Catching Up with Juliana Donald, TNG & DS9 Guest Star
Juliana Donald is recognized today as a jewelry designer, but in a previous life she hung out with Kermit the Frog, got embroiled in the drama when Dr. Apgar was murdered and Riker was accused of the crime, and gave Quark oo-mox. That’s to say that Donald starred as Jenny in The Muppets Take Manhattan, her feature debut, before playing Tayna in the Star Trek: The Next Generation episode “A Matter of Perspective” and Emi in the Deep Space Nine hour “Prophet Motive.” Donald is set for an autograph/photo ops appearance at The Hollywood Show, which will take place July 8-10 at the Westin Los Angeles Airport Hotel. And, in advance of the event, StarTrek.com spoke to Donald about her Trek experiences, which also included Star Trek: Borg, as well as The Muppets Take Manhattan and her current projects. Here’s what she had to say…
What's life like for you today? What are you working on? Where do you live?
DONALD: Life today is a total turnaround for me from my acting career. I made a decision about eight years ago to go to graduate school. Originally, I was studying business, but it turned into geology, then design and gemology and now I am designing jewelry and traveling to India regularly. It is a wild change in my life and I still do occasional acting gigs, but most of the time I am at a computer or with a sketchbook in my hands, or in a factory in Jaipur, India.
I still live in the Los Angeles area at the moment. Outside of acting and design, I have two other obsessions, piano and ballet. I used to be a professional ballerina, dancing with the Washington Ballet, and still take classes twice a week. I would do more, but have so many dance injuries that I swim other days. I was a varsity swimmer in college, so being in a pool regularly is my time to totally relax and shut out all the phones and computers from my life. It feels like a Zen experience when I swim laps. My other passion is piano. I have been playing classical piano since I was three. I learned to read music before I learned to read. I take weekly lessons to learn jazz piano, which is something I have wanted to learn since as long as I can remember.
I am not married, but am in a long-term relationship. No kids, but I do have two cats named Mingus -- yes, after Charles Mingus – and Doctor. He was originally named Django Reinhardt, but he seemed to prefer the name Doctor, so I obliged his desire.
You'll be at the Hollywood Show in July. What's the pleasure you take in meeting the fans, signing photos, posing for photos?
DONALD: I love meeting new people. I think everyone is special and there has never been someone I have met I have not learned something from. So, it is a pleasure. Signing photos and posing for pictures is a lot of fun.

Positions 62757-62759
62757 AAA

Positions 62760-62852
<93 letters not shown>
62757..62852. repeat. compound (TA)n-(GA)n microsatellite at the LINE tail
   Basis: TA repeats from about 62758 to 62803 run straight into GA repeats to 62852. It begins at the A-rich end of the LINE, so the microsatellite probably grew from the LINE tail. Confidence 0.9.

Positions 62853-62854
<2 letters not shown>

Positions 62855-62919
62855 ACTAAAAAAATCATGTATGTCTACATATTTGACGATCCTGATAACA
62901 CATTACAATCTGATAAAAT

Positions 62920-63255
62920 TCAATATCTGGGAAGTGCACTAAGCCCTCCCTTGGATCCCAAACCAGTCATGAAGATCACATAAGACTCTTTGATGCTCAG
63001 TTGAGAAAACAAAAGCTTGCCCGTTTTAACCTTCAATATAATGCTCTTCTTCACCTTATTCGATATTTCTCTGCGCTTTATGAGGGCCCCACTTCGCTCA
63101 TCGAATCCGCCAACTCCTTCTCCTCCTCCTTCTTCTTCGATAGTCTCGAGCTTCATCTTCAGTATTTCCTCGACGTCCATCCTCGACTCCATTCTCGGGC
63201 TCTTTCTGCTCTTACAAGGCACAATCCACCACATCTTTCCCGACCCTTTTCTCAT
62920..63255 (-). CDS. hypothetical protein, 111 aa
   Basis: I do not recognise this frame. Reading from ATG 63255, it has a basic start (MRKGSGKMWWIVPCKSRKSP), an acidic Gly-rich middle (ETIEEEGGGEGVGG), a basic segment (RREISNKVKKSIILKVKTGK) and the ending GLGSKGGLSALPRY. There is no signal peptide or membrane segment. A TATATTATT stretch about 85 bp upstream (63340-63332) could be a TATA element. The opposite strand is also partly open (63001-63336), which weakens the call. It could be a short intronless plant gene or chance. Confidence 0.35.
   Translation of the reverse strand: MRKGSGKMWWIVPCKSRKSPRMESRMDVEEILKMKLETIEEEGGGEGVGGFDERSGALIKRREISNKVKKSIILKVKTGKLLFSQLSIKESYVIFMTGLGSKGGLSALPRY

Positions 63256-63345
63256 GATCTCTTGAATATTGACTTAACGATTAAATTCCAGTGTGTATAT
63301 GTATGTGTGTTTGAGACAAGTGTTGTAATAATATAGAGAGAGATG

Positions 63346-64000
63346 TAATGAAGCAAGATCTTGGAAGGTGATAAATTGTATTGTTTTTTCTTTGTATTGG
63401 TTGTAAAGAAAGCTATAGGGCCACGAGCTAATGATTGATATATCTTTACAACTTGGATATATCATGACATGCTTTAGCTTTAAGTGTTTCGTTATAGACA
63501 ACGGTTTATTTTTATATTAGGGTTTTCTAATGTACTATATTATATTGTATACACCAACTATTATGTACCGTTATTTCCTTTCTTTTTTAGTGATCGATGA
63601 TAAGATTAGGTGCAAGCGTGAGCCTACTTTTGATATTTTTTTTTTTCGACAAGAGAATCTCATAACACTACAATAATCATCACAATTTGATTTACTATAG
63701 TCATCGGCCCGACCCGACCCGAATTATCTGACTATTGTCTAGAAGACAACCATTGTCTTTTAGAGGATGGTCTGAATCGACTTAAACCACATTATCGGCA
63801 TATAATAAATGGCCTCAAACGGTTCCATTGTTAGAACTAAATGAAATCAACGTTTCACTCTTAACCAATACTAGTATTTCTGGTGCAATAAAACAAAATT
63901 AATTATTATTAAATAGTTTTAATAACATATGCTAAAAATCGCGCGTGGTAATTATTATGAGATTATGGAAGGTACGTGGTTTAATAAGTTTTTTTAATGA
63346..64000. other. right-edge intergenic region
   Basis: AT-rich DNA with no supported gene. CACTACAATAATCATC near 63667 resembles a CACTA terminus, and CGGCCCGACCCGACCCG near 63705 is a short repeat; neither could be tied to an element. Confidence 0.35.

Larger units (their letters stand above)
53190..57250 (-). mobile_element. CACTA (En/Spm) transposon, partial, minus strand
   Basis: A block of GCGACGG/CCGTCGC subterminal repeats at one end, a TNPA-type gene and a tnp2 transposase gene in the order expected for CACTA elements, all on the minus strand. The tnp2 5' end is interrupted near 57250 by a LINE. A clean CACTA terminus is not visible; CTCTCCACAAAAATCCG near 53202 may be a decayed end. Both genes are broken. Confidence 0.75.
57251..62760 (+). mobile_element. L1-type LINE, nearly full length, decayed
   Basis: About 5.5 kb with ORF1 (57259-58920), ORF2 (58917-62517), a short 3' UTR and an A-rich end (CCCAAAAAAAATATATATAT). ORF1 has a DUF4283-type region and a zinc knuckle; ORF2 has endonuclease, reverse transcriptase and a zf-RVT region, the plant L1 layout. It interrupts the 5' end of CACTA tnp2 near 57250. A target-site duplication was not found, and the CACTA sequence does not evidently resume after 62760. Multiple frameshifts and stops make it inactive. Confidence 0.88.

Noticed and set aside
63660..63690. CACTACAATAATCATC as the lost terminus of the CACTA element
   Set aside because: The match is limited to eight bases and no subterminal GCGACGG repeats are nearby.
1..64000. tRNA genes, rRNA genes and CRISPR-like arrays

We'll talk about Star Trek in a minute, but we and a lot of people first fell in love with you as Jenny in The Muppets Take Manhattan. What do you remember most about that experience?
DONALD: Working on The Muppets Take Manhattan was one of the best work experiences of my life. Jim Henson was a genius and an amazing person. I will never forget one of the scenes we shot together in the park. Jim had quite a busy schedule and so many things on his plate. As they set up the cameras, a group of kids started forming around Kermit the frog. Usually a stand-in takes over at that point; that’s someone that stands in place for lighting and camera adjustments since it usually can take a while to get things in place. But, instead of going to his trailer and working – and his assistants were coming to him with people waiting -- Jim stayed on the set and played with the children. The most amazing part was that the children did not see Jim; it was only Kermit they saw. He must have stood there for more than an hour, just entertaining the children. That was amazing and showed how “non-show-business” he was. He was really doing it for the love of delighting kids. There were so many incredible moments on the set but that stood out as one of the best.
A pre-Star Trek Gates McFadden was the choreographer on Muppets Take Manhattan. How often, if at all, did the two of you cross paths?
DONALD: Unfortunately, I did not work with Gates on the movie. Her work was amazing and I was on the set at the same time she was since I was pretty much there the whole time, but we did not work together. That would have been great.
Beyond Star Trek and The Muppets Take Manhattan, when fans meet you at conventions or autograph shows or recognize you on the street, what of your other work are they eager to discuss?
DONALD: It really depends on the age of the person and what kind of movies or TV they like. Recently, someone found out I worked on the great Japanese animator Hayao Miyazaki’s directorial debut. He is a really famous Japanese animator who is one of the best. It was a real honor to work with him and people that are into animation are usually huge fans. I actually won a Japanese voice over award for the work I did in his film. Sometimes older people remember me from a spin off I did of Murder, She Wrote called The Law and Harry McGraw. It was a show from the 80’s that stared Jerry Orbach. I played his niece and sidekick.
OK, let's talk Star Trek. Before you played Tayna on The Next Generation, how much did you know about Star Trek in general and TNG specifically?